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The Mindset of Revenge-Bedtime Procrastination: How It Affects Our Life And Productivity

Photo by kris on Unsplash

According to an article by the Sleep Foundation, “revenge bedtime procrastination” describes the decision to sacrifice sleep for leisure time. Why does this happen? This may come about when we do not have enough time to relax (or have “me time”) during the day due to work or our other commitments.

What’s the difference between sleeping late and “bedtime procrastination”? There are three defining factors:

  • A purposeful delay that reduces your total amount of sleep
  • The absence of a valid reason for staying up later than intended
  • An awareness that delaying one’s bedtime could lead to negative consequences

A journalist named Daphne (@daphnekylee) tweeted that she recently learned of this term, whereby people who don’t have much control over their daytime life refuse to sleep early. This was so that they could “gain back” their freedom during those late nights. The term “revenge” in this situation is used to describe getting back at our day by staying up — “taking back control” of the time we had lost.

This term was popularised in China, as the main demographic who were practicing revenge bedtime procrastination were those who worked long 12-hour days. Their jobs take so much out of them, that the only leisure time possible is when they get home. The high-stress environment can contribute to the need to relax, which results in procrastination at night. The Sleep Foundation described this as “an attempt to find recovery time in response to stress.”

Personal time for ourselves can take the form of leisure activities that we do not have the time for during the day. It could be binge-watching a TV series, mindlessly scrolling through your phone, reading, catching up with your loved ones. Regardless of what you do during this personal time, the main point is that it delays your sleep and you are aware that you shouldn’t be staying up.

So, why do many of us still keep doing this?

This phrase may have been popularised in China, but this feeling is felt worldwide by overwhelmed employees.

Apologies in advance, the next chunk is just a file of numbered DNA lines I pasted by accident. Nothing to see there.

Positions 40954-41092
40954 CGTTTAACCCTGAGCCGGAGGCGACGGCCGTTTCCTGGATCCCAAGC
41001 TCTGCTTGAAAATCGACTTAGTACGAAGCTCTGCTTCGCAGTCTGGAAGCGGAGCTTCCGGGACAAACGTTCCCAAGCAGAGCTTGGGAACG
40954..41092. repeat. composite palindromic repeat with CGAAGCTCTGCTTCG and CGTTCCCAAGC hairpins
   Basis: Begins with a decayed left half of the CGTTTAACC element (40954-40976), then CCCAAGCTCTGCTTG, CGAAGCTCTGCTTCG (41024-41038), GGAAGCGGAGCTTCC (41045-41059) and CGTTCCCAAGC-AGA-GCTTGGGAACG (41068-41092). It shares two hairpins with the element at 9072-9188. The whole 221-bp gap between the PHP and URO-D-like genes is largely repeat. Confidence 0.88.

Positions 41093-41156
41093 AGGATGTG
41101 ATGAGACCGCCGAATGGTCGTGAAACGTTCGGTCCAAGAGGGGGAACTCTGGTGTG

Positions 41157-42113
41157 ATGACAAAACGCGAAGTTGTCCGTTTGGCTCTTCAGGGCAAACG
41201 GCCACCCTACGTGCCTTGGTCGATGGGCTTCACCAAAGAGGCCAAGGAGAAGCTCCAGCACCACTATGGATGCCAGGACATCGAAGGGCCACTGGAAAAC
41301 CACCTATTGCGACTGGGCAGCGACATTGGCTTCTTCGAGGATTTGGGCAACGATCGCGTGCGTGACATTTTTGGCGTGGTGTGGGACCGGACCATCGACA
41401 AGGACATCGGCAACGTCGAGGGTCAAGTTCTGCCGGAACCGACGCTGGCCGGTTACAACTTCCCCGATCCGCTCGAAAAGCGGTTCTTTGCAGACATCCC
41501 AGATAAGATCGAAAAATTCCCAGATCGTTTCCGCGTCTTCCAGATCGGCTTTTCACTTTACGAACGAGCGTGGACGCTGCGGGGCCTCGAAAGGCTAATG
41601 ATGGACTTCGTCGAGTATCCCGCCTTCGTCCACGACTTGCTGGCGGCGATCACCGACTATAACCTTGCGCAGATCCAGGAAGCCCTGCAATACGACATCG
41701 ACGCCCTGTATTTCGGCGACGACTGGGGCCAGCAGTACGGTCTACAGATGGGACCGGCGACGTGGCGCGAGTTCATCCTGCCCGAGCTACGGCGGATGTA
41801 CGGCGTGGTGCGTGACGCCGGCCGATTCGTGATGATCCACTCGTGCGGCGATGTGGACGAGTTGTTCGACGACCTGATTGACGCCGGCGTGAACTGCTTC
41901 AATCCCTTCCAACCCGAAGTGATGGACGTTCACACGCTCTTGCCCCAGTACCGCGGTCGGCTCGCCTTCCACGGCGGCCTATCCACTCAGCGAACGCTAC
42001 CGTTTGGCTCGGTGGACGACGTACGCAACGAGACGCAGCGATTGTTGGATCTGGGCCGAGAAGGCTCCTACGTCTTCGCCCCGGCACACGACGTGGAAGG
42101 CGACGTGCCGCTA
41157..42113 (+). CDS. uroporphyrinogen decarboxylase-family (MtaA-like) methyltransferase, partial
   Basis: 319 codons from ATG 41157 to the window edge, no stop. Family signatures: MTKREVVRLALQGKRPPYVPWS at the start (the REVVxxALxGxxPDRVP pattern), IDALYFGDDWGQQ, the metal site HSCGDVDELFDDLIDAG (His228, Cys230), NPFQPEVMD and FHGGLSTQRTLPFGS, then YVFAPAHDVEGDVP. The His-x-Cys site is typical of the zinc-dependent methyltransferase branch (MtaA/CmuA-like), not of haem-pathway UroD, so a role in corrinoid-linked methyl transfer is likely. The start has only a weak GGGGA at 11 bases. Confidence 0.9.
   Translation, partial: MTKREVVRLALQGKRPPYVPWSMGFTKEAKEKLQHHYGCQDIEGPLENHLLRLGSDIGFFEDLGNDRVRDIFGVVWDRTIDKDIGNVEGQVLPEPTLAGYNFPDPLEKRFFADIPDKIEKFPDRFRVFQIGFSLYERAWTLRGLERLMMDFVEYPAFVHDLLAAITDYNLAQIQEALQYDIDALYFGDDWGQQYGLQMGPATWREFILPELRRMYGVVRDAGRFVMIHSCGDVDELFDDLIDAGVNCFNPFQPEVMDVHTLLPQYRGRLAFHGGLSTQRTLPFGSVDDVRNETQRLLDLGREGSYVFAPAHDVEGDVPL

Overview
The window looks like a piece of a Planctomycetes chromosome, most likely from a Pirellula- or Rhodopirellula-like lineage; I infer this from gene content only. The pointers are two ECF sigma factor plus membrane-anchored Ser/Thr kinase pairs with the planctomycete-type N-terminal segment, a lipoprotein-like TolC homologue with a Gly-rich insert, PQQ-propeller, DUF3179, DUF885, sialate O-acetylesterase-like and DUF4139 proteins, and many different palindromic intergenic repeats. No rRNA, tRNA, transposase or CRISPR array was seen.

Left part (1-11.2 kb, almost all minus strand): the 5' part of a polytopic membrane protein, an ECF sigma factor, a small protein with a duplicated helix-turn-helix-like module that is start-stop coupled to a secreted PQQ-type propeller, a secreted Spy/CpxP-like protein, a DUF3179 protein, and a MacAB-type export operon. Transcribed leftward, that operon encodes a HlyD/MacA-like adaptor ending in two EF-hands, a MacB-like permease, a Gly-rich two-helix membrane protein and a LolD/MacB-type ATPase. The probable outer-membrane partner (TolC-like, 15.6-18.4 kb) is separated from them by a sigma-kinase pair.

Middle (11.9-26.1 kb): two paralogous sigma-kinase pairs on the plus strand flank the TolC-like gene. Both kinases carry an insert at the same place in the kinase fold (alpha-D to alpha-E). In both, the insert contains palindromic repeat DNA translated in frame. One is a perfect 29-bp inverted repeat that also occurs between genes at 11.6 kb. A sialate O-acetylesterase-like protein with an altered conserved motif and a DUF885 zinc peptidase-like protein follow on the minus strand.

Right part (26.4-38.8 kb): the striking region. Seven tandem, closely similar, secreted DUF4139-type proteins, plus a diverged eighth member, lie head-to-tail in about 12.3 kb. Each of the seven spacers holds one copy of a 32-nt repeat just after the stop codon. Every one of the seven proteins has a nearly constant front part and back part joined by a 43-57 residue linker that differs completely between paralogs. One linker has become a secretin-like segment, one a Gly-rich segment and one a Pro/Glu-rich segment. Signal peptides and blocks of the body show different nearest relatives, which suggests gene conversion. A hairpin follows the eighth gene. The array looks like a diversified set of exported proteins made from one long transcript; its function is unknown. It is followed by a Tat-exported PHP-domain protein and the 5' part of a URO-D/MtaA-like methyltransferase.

Even if it’s not from long hours or being overworked, the common denominator is the constant stress. The nature of the job may be taxing. “[These are] People who have little time for themselves, perhaps because they work long hours, long travel time back and forth, juggling multiple jobs, or having a full-time job while taking care of kids,” says Mohamed Sameen, MD, a sleep specialist at the Sleep Disorders Center at St. Charles Hospital in Port Jefferson, New York. Not being able to truly leave your work at the office when you come home can also lead to constant stress and eventual burnout. It’s important to have proper rest, where we mentally detach ourselves from work. Without it, this would explain why people are willing to sacrifice sleep for rare personal time for themselves.

Another possible reason could be the lack of time management or self-regulation. According to an article published in Frontiers in Psychology, it was discovered that some bedtime procrastinators weren’t actually against sleeping early — they were just unwilling to stop their other activities in order to sleep.

How will revenge bedtime procrastination then affect our life and productivity?

Essentially, you are procrastinating your well-needed rest.

The most obvious effect of bedtime procrastination is sleep deprivation. Though sleep deprivation is the main consequence, sleep deprivation can create several negative effects on your health (both physically and mentally). It can take a toll on your physical well-being, such as impacting your ability to concentrate, chronic health conditions such as high blood pressure and heart disease, and weakened immunity due to the lack of self-care. The lack of sleep can also affect your mental health.

It can lead to feelings of anxiousness and depression. It can also affect overall cognitive function, such as memory problems and decision-making capabilities.

How do we defeat this?

Here are some tips on how we can tackle this head-on:

Start with baby steps. Try to slip in short 10–15 minute breaks in your day — to not think of work for a bit, grab a bite, get some fresh air.

After getting those mini-breaks, reflect on how (and when) you can schedule time for yourself.

For the long run, learn to identify the factors contributing to your stress and determine what can guide you through them. Learning relaxation techniques can also decrease the stress that leads to revenge bedtime procrastination.

Setting a nighttime routine can also reduce the need to stay up instead of going to bed. Here are some of the positive sleep habits you can apply:

  • Have a fixed sleep time and wake-up time (this routine includes days when you are not working)
  • Avoid having caffeine late in the afternoon or evening
  • Stop using your electronic devices for at least half an hour (preferably longer) before bed
  • Set up a comfortable sleep space so that your body recognizes that it is time to go to bed

For those fortunate enough to be in the position to consider, there is the option of changing jobs to one that is less demanding.

I hope this article gives you better insight into the psychology of revenge bedtime procrastination! Though we empathize that many have practiced this due to stress, it is still an unhealthy habit that we need to break. In the long run, revenge bedtime procrastination will negatively impact a person.

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Lily Low

Lily Low

“No darkness, no season is eternal.” | Writes about mental health, music, current issues, life, poetry, and faith.

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